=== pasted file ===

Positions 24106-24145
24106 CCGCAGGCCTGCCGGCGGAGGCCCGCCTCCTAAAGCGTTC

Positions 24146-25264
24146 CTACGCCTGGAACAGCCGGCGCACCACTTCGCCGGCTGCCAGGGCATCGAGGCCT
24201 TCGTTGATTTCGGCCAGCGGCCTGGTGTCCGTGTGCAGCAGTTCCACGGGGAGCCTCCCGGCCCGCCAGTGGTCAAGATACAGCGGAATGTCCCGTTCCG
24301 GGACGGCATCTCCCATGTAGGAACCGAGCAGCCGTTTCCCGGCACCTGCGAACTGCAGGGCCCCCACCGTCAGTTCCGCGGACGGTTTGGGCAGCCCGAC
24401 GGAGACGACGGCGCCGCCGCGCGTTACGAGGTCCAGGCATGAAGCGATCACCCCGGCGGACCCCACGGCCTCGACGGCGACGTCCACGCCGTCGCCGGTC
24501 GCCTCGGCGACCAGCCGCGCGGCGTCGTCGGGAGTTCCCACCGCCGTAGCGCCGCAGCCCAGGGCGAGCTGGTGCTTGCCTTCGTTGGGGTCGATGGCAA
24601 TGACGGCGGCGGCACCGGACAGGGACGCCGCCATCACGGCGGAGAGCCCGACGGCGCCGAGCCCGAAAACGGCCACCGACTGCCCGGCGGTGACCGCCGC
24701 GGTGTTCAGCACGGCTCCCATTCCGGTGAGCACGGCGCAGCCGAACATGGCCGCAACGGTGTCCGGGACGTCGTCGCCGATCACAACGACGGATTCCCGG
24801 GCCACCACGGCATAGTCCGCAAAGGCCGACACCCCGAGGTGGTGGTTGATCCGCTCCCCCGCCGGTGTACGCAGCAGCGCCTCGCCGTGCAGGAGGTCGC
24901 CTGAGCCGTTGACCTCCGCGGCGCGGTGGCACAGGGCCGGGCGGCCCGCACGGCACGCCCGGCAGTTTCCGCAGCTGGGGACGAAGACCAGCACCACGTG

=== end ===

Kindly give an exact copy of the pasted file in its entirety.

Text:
Positions 24106-24145
24106 CCGCAGGCCTGCCGGCGGAGGCCCGCCTCCTAAAGCGTTC

Positions 24146-25264
24146 CTACGCCTGGAACAGCCGGCGCACCACTTCGCCGGCTGCCAGGGCATCGAGGCCT
24201 TCGTTGATTTCGGCCAGCGGCCTGGTGTCCGTGTGCAGCAGTTCCACGGGGAGCCTCCCGGCCCGCCAGTGGTCAAGATACAGCGGAATGTCCCGTTCCG
24301 GGACGGCATCTCCCATGTAGGAACCGAGCAGCCGTTTCCCGGCACCTGCGAACTGCAGGGCCCCCACCGTCAGTTCCGCGGACGGTTTGGGCAGCCCGAC
24401 GGAGACGACGGCGCCGCCGCGCGTTACGAGGTCCAGGCATGAAGCGATCACCCCGGCGGACCCCACGGCCTCGACGGCGACGTCCACGCCGTCGCCGGTC
24501 GCCTCGGCGACCAGCCGCGCGGCGTCGTCGGGAGTTCCCACCGCCGTAGCGCCGCAGCCCAGGGCGAGCTGGTGCTTGCCTTCGTTGGGGTCGATGGCAA
24601 TGACGGCGGCGGCACCGGACAGGGACGCCGCCATCACGGCGGAGAGCCCGACGGCGCCGAGCCCGAAAACGGCCACCGACTGCCCGGCGGTGACCGCCGC
24701 GGTGTTCAGCACGGCTCCCATTCCGGTGAGCACGGCGCAGCCGAACATGGCCGCAACGGTGTCCGGGACGTCGTCGCCGATCACAACGACGGATTCCCGG
24801 GCCACCACGGCATAGTCCGCAAAGGCCGACACCCCGAGGTGGTGGTTGATCCGCTCCCCCGCCGGTGTACGCAGCAGCGCCTCGCCGTGCAGGAGGTCGC
24901 CTGAGCCGTTGACCTCCGCGGCGCGGTGGCACAGGGCCGGGCGGCCCGCACGGCACGCCCGGCAGTTTCCGCAGCTGGGGACGAAGACCAGCACCACGTG